Early intensive blood pressure management reduces the risk of intracranial haemorrhage after thrombolysis but does not improve post-stroke recovery, an international trial reports.
The phase 3 open-label multicentre Enhanced Control of Hypertension and Thrombolysis Stroke (ENCHANTED) trial randomised 2196 patients who were eligible to receive alteplase to an intensive BP lowering group (n=1018; 130-140 mm Hg within 1 hour) or guideline recommended BP lowering (n=1115; target 180mm Hg over 72 hours) within 6 hours of having an acute ischaemic stroke.
Results showed that the trial’s primary outcome of an improvement in functional status at 90 days, as measured by modified Rankin Scale (mRS) scores, did not differ between the treatment groups [OR 1.01 95% CI 0.87-1.17].
However, the rate of intracranial haemorrhage (ICH) was significantly less in the patients randomised to the intensive treatment group (14.8% vs 18.7%), reported lead researcher Craig Anderson, Professor of Neurology at the University of New South Wales, Sydney, and executive director of the George Institute for Global Health, during a late breaking session at the International Stroke Conference held in Honolulu. The findings were published simultaneously in The Lancet.
The study authors said that while the results might not support a major shift towards intensive BP lowering in people with mild to moderate acute ischaemic stroke receiving alteplase treatment, they should reassure clinicians that the practice is not associated with an increased risk of death or disability.
“Many clinicians are concerned that rapid blood pressure reductions in the absence of mechanical or pharmacological reperfusion might worsen cerebral ischaemia from potential hypoperfusion with compromised autoregulation and collateral flow,” they wrote.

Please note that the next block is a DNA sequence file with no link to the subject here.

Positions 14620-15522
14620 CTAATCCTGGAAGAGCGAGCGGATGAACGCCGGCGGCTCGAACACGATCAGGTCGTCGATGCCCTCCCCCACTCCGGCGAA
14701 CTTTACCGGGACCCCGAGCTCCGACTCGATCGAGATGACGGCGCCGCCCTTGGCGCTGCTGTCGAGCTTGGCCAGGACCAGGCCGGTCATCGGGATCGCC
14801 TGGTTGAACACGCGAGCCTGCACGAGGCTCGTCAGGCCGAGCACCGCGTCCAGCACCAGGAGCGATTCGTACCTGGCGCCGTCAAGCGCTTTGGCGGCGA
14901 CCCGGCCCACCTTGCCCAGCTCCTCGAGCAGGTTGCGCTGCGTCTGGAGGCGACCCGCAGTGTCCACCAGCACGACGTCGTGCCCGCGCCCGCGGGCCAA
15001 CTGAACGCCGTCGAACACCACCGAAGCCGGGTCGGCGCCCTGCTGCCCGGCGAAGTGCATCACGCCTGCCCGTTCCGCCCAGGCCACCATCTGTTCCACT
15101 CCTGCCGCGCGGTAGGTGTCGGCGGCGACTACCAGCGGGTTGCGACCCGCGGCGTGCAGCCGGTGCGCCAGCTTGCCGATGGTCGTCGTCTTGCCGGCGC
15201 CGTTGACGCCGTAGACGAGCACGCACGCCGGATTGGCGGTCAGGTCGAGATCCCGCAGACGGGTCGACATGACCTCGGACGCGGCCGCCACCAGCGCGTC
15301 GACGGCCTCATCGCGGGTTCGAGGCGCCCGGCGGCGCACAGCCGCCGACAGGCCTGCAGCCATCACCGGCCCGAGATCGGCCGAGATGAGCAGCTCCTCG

“Such treatment could potentially reduce the risk of major intracranial haemorrhage, but further research is required to define the underlying mechanisms of benefit and harm resulting from early intensive blood pressure lowering in cases of hyperacute acute ischaemic stroke,” they added.
Evidence is somewhat ‘disenchanting’
In an accompanying editorial, neurologists Else Charlotte Sandset from Oslo University Hospital, Norway, and Urs Fischer from the University Hospital Bern, Switzerland, stated that the study adds important evidence to an ongoing debate over whether the benefits of intensive BP lowering early after the onset of acute ischaemic stroke are offset by potential harms.
However, they also described the new evidence as “somewhat disenchanting” because it showed a neutral effect of blood pressure lowering on functional outcome in acute stroke.
“This finding might be related to the smaller than envisaged difference in blood pressure between the groups, or the inclusion of mainly patients with mild-to-moderate stroke, who are less likely to develop symptomatic intracerebral hemorrhage,” they wrote.
They also suggested that the BP reduction target was too low, “causing hypoperfusion in the intensive treatment group and neutralizing favorable outcomes resulting from reduced intracranial hemorrhage.”
The pragmatic design of the trial and its broad inclusion criteria could have also contributed to the trials neutral results.
They suggest that imaging should be implemented in future randomised controlled trials of blood pressure lowering in order to “better understand the underlying mechanisms of benefit or harm related to treatments under investigation”.